Another rule of thumb is to have twice your annual income in retirement savings before age 40.

These are just suggestions, of course. There are many ways you can live off of less when you retire, largely because your lifestyle slows down and you might be spending less. It is a good practice to revisit your retirement goals every other year or so to ensure that you are on track.

Maximize Your Rate of Return

There are many options when it comes to where to invest your savings. In general, banks are the most convenient, and also the worst in terms of return. Historically, placing your money in stocks (or pieces of ownership in a company) provides one of the best rates of return over time. There are risks involved, such as an individual company going bankrupt, losing money, or just not performing very well. To minimize this risk, you can use a mutual fund which is simply a collection of many companies’ stocks in one. With mutual funds, your risk is now on the business economy as a whole, and not an individual company.

Even with mutual funds, there are risks. Stock market crashes can come on quickly and wipe out large portions of your retirement, taking years to build back up to their pre-crash values. If you are nearing retirement age, a stock market crash can instantly change the standard of living you’ll experience for the rest of your life.

If you are still young, a stock market crash shouldn’t scare you too much, as you won’t be touching that retirement savings for a while, and it will climb back up in time. As you approach retirement, you should incrementally invest more in less volatile investments like bonds (companies or governments borrowing money and promising to pay it back with interest at a certain maturity date). Bonds are less risky, but also deliver much less return than stocks.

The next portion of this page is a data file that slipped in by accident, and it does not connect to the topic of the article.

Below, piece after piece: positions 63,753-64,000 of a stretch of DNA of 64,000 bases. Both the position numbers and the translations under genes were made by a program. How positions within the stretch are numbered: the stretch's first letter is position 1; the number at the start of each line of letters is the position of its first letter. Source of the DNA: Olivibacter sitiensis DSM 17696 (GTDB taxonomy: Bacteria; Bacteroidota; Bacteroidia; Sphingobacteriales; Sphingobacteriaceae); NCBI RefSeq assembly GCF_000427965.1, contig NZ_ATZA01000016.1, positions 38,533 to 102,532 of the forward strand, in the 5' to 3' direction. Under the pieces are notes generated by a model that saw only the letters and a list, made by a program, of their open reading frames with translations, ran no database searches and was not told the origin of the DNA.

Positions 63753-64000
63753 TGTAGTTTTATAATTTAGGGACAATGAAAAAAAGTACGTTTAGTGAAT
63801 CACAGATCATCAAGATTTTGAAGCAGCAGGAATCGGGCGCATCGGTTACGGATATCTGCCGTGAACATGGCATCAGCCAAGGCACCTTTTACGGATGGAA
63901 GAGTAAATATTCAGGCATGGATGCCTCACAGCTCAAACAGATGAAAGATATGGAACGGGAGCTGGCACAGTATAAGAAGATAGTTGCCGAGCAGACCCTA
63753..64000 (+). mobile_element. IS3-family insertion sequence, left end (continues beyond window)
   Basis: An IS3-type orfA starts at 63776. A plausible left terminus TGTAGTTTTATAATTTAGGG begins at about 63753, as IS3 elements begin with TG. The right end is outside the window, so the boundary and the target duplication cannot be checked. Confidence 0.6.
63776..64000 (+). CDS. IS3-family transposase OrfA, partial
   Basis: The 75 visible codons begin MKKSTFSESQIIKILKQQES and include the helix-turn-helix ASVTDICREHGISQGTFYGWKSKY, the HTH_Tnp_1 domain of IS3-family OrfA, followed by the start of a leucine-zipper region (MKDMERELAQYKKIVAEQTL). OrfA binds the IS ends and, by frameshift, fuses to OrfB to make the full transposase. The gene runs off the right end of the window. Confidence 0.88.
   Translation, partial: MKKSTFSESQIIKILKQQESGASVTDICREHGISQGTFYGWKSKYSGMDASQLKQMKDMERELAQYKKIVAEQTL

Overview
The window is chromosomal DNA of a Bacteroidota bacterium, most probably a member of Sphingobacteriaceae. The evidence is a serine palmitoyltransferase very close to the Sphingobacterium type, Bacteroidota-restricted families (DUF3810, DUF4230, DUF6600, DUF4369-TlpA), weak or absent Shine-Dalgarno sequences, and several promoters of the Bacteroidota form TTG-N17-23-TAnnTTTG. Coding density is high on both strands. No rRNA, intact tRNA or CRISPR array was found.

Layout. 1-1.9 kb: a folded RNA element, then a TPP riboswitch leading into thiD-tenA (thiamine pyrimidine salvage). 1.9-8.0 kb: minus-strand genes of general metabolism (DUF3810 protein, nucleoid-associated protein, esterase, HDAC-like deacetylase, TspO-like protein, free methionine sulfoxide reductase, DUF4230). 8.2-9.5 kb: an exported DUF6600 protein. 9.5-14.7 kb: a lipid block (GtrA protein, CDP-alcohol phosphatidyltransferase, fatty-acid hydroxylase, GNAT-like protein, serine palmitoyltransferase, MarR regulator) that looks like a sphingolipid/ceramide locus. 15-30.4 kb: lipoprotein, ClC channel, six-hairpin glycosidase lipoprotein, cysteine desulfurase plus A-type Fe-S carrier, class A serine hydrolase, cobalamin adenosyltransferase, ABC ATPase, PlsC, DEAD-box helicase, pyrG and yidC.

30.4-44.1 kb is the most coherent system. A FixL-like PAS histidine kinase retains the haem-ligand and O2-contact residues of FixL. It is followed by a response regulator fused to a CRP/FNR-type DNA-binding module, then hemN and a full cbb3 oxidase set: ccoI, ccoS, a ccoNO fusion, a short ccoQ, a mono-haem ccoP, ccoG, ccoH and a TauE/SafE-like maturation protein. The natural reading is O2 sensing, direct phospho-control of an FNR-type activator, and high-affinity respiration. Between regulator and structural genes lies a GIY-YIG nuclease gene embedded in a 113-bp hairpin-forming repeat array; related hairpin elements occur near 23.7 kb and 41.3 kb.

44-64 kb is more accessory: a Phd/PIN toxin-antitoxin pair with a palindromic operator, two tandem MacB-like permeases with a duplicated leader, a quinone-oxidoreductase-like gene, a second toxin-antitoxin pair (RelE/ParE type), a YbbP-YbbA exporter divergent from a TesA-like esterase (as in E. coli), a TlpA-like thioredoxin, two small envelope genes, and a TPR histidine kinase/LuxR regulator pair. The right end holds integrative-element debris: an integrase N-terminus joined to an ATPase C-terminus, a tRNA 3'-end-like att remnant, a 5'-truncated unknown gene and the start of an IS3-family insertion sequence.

If this sounds like a lot to worry about, you’re in luck, someone else will manage all of this for you if you work with a company that offers a “Target Retirement” style fund. For example, Vanguard allows you to specify your target retirement date and with a single fund, they will allocate the money you give them automatically to adjust as you grow older, providing greater returns and more risk in the beginning, and tapering off to less risky but less profitable investments when you need dependable income in retirement.

Minimize Your Taxation

Life would be simpler if we didn’t have to pay taxes on investment income. Fortunately, in certain circumstances, we don’t have to! If the money is being saved for retirement, there are a handful of ways you can set up the account so the money either isn’t taxed when you take it out, or it reduces your taxes today. Let’s say you want to commit to saving 15% of your income. Where do you start putting that money?

Increase Your Spouse’s 401K

If your spouse has a job that offers a 401K, you can consider maximizing their contribution to cover both of you, or at least a portion of it.

Individual Retirement Account (IRA)